Le Canard Noir has highlighted the way OfQuack re-wrote their press release, downsizing their estimate of numbers of members they were aiming for by the end of 2009. This started out at an ambitious 10,000, but was recently downsized to just 4,000. Even that looks a tad optimistic!

If they continue at their current rate, by the end of this year, they will have amassed just 986 followers, not even 10% of their initial target.

So far, they have averaged less than 20 registrations a week: to reach the dizzy heights of even 4,000, they would need to get to over 40 registrations a day!

Perhaps all is not lost, however. According to their buddies at the FIH, they hope to recruit cranial sacral practitioners, naturopaths, bowen practitioners, reiki practitioners and Alexander technique teachers by the end of this year.

Then again, 2010 may be a bumper year for them — assuming they’re still in business. They plan to bring micro-systems acupuncturists, hypnotherapists and professional healers into the regulatory fold. Thank goodness they aren’t letting the amateur healers in…


Geek Music

Wrath of Khan CD

As a fully certified geek then I am, naturally, a fan of Star Wars and Star Trek. Both.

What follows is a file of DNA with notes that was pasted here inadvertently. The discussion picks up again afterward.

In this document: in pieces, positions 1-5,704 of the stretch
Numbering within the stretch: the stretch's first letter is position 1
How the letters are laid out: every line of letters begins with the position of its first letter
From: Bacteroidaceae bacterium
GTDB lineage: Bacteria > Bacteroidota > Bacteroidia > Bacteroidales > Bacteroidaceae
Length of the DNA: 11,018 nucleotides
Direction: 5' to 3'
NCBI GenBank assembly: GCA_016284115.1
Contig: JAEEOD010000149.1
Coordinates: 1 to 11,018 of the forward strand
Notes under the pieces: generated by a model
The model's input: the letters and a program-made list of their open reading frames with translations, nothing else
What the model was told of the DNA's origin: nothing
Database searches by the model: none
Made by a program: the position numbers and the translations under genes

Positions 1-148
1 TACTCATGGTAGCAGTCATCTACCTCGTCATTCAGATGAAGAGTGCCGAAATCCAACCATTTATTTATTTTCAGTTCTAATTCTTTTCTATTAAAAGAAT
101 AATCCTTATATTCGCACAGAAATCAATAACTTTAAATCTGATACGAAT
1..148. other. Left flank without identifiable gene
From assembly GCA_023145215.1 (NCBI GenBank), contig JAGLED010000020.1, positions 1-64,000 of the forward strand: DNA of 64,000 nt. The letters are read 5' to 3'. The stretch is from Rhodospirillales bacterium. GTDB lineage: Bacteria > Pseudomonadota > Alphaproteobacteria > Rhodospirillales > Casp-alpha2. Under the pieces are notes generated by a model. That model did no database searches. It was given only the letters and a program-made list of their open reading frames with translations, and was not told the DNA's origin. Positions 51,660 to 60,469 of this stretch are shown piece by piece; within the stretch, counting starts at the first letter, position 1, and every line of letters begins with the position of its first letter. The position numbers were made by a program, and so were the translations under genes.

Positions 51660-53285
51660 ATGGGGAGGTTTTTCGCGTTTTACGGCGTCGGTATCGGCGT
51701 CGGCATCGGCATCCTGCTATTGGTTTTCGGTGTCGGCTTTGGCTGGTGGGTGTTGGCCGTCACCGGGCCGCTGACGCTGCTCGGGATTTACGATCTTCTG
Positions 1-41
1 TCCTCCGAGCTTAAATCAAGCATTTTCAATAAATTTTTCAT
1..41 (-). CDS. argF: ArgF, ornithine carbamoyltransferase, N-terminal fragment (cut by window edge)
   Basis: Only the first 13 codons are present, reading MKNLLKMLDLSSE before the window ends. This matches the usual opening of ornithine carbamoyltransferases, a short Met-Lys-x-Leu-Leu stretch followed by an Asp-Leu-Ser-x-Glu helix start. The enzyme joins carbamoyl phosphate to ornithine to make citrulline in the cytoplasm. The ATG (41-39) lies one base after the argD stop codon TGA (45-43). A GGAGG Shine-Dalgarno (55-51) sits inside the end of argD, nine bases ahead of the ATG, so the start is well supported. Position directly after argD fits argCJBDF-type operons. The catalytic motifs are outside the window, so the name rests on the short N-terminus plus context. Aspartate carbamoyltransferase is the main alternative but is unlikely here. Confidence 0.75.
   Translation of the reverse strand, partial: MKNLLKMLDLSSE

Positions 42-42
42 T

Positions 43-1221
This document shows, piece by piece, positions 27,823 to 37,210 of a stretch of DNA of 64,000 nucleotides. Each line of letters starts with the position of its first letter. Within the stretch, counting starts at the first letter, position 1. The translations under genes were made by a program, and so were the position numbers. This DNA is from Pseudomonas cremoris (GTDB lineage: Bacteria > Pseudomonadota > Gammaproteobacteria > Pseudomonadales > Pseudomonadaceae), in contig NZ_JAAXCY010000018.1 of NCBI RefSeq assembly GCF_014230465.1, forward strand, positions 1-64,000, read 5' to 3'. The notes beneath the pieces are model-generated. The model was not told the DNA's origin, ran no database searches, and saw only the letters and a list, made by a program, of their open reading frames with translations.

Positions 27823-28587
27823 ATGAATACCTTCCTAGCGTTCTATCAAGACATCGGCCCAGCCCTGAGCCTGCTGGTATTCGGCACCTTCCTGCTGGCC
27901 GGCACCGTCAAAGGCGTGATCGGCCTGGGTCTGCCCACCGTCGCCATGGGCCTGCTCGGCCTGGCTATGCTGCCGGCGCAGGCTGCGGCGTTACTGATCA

And I particularly love the music.

Now, most people generally agree that Wrath of Khan is the best Trek film. The soundtrack, by James Horner, has been available for some time, but as a stunted 9 track version. However, a recent perusal of Empire showed a new version available, now with 23 tracks. Basically, the long-awaited “complete” score. Brilliant. I had to have it.

The CD is produced by Screen Archives, who don’t have a presence in the UK. Now, you can buy this CD from their website and arrange for international postage, which would cost approx. £17, or they are available via Amazon’s Marketplace, which costs a little over £13. In both cases it ships from the US. Naturally, I chose the latter and received it at the weekend.

I’ve not a chance to have a good listen yet but, as you can imagine, it really is excellent with all of the soundtrack previously missing. If you’re a Trek fan, it’s highly recommended.